Dell unveils Luna, a sustainable, recyclable and repairable computer concept

Dell unveils Luna, a sustainable, recyclable and repairable computer concept

With its Concept Luna, Dell wants to bring its range of laptops in line with current environmental issues.

At the start of January, the tech world will kick off the New Year with a bang with CES, one of the biggest tech events on the calendar. To prepare the ground before this eagerly awaited 2022 edition, manufacturers are gradually starting to distill a few bits of information. Dell started the ball rolling by presenting some of its projects, including the Concept Luna; with him, Dell hopes to lay a healthier environmental foundation for the entire industry.

The Luna project revolves around a single central idea: sustainable development. As it stands, the situation remains quite catastrophic at this level in the tech world. Fortunately, the general public is therefore starting to realize this. This forces the industry to adapt, and ‘is the raison d’être of this Concept Luna which seeks to get ahead of this announced transition.

It begins with a transition to materials more suited to the establishment of a so-called circular production chain. Dell imagines a future where devices will be fully recycled; the recycling products would then be directly reinjected into the same production line. To achieve this, Dell will have to rethink the very design of its components. The aim is to be able to recycle them quickly, automatically and in a standardized way.

Start again on a healthier basis

A concept seemingly simple, but extremely complex in terms of engineering. This implies in particular thinking about the end of life of components from their design. A measure that is common sense; but today, it is a problem that the vast majority of manufacturers are still content to simply ignore. To lay the foundations for this new paradigm, Dell, for example, wants to separate the different materials as much as possible. This approach should make it easier to extract it during recycling. An important point, because it is a real industrial puzzle which is still progressing rather slowly. They also plan to use bioplastics on a massive scale, particularly in the chassis and PCBs.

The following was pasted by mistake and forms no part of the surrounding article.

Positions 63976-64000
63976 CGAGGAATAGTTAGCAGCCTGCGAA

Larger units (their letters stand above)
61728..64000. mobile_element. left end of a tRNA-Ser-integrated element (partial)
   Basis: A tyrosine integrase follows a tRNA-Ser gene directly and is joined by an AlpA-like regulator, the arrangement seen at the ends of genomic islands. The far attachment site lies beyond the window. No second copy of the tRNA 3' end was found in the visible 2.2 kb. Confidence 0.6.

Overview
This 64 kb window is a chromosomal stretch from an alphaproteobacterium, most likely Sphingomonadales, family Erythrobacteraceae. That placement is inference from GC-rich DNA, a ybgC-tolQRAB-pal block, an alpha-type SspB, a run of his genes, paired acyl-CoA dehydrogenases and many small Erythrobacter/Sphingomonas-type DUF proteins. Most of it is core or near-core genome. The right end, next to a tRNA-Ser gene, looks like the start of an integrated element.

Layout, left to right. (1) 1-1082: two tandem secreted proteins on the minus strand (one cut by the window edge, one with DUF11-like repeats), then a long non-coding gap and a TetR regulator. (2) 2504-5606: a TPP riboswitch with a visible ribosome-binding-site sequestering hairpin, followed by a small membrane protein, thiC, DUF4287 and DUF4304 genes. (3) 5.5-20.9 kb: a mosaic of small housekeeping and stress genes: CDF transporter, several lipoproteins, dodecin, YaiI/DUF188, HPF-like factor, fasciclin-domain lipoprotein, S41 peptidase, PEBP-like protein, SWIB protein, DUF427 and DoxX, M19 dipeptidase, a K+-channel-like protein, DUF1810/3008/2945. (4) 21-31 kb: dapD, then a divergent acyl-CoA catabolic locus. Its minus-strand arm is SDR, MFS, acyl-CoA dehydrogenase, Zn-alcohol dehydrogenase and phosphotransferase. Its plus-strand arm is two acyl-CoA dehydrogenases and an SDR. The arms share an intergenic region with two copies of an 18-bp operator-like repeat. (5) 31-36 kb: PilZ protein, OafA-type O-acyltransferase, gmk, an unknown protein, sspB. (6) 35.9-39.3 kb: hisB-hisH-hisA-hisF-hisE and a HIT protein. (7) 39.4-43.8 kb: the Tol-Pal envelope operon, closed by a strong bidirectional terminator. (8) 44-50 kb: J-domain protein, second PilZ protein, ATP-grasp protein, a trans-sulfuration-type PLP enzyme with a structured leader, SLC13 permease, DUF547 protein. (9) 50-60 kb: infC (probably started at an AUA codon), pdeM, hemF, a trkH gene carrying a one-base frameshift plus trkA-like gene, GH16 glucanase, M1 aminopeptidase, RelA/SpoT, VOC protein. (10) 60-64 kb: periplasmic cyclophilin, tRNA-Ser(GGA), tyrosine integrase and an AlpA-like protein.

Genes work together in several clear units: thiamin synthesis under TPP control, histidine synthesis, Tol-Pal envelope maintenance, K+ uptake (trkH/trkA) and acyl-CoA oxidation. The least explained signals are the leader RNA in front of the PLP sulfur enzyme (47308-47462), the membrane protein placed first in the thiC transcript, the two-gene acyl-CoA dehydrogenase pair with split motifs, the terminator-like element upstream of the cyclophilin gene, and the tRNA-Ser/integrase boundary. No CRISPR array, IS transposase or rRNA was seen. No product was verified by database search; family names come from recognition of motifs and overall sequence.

And this design philosophy is not just about industry. By placing sustainable development at the center of priorities even in the design of the machine itself, Dell is also addressing the consumer directly. On its Luna prototypes, Dell explains that it has paid particular attention to internal organization. This is particularly the case for the location of components in the chassis; they wish to make the CPU, RAM and so on not only accessible, repairable and replaceable, but also that they are with a minimum effort.

As it stands, Luna is still only a concept. But Dell believes that if all of these ideas were implemented, they could significantly reduce the carbon footprint associated with these devices. In any case, from the point of view of the consumer, it is a speech which is pleasant to hear; it is always very pleasant to see manufacturers talking about internal organization, component-level design and repairability. There is something to be enthusiastic about; we sincerely hope that it is not not just greenwashing, and that Dell will really give itself the means to push this concept to the limit.

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